To Blog or Not to Blog?

Last week I decided not to write my weekly blog. It was a busy week and I just didn’t have the time. Expecting emails from concerned subscribers would have been too much to ask of readers. (You’re busy, too.) But even if my subscribers didn’t feel the loss, my blog was missed.

Taking my site’s temperature via Google Analytics shows a patient who flatlined last week. Without my blog infusion there was no spike in traffic and the number of weekly visits overall dropped by half. I suppose I shouldn’t have been stunned by the obvious – hey, traffic is dependent on fresh content! – but an almost 50% drop in visits is a lot. I also noted another trend, which is that traffic overall has grown nicely in the last six months.

The exercise gave me a chance to conclude two things: Blogging is worth the time for my small business because it’s an efficient way to draw attention to it. Plus, much as I’d like to credit the blog itself for the growth in traffic the truth is I’m getting better at picking where to post it.

What’s a good blog?

Almost every story you read about what makes a blog good mentions the importance of establishing a point of view, making sure you have something to say, using lots of pictures, and keeping it short. But the fact is that even my mother won’t visit my site to read my blog – hardly anyone does that anymore. As the hero publishing model fades into the sunset, along with book advances and newsstand sales, the key to finding success as a blogger is to post where the people are.

Not long ago publishing partnerships depended on business development teams and revenue arrangements. Now everyone has access to content distributors, which can start with single blogs, build to blog networks, and top out with Facebook, Google, and YouTube – the three biggest.

Post it or perish

Over the past several months I’ve tested a number of the most common content distributors. I started off big – too big; there was an early frantic period when I spent more time posting my blog than writing it, in part because I was crafting messages for individual Facebook brand pages (!). I got some new interest but certainly not enough to justify the time spent. Now I concentrate on tapping into the biggest distributors and mostly use the same teaser message. Here’s what I’ve learned.

Yeah! I get the most traffic from Facebook (my own page), LinkedIn, Reddit, Tumblr, Google Plus(improves search), and Networked Blogs.  Through these I’ve gotten picked up and carried by Ziteand a number of food-related web sites and blogs.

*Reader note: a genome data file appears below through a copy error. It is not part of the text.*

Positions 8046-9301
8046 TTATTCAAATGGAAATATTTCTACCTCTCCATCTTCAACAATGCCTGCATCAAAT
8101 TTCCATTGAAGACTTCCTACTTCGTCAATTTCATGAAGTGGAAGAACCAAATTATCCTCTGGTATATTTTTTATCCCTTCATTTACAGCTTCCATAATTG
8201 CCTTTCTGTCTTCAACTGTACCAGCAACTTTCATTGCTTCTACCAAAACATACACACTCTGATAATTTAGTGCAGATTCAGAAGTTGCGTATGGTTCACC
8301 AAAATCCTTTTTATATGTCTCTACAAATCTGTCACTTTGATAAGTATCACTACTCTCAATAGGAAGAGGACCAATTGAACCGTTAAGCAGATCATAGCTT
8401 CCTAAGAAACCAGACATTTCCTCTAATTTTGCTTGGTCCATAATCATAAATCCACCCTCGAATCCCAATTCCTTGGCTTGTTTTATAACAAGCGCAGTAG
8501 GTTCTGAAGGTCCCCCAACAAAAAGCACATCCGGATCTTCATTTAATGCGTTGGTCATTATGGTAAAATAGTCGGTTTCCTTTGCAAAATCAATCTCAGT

Is it me? Yes, it is me. I’ve been dutifully posting every week on Pinterest and tweeting once or twice a day. In other words, I’m doing the bare minimum and it shows in the mere trickle of visitors from these sources. Most experts recommend tweeting at least four to eight times a day and cultivating Pinterest boards daily. In order to see any real activity on either of these platforms I’ll have to commit to putting in more time on both.

Losers. So long, Delicious, Digg, and Stumble Upon! As of this week I’m no longer bothering with any of you. Again, if I spent more time engaging with other super users on each of these platforms it’s possible I’d create a stir. But at the moment almost no traffic has resulted from regularly posting my blog on these, so I’m putting my limited energy elsewhere.

The best content distributor

Finally, the best way to get your blog out there is to make it compelling enough that people want to subscribe to it and share it. Never Seconds, which was passed along to me earlier this week by a friend, is one such blog. Created a couple of months ago by a 9-year-old Scottish girl who decided she’d had it with her school lunches, it has received almost two million visitors to date.

In April she started posting pictures of her pale sandwiches and occasional vegetables for her family (one of the lunches that launched 2M views is featured above) and it took off. In no time she started receiving photos of school lunches from hundreds of kids around the world. (Japan is looking good; the US, not so much.) She also received the attention of school officials who declared just a couple of weeks ago that the kids can now have unlimited salad, fruit, and bread at lunchtime. Hooray.

So going viral isn’t a bad strategy for attracting attention through your blog – if only!

-Clare Ellis, Media Chief, Good Food Media Group


Similar Stories: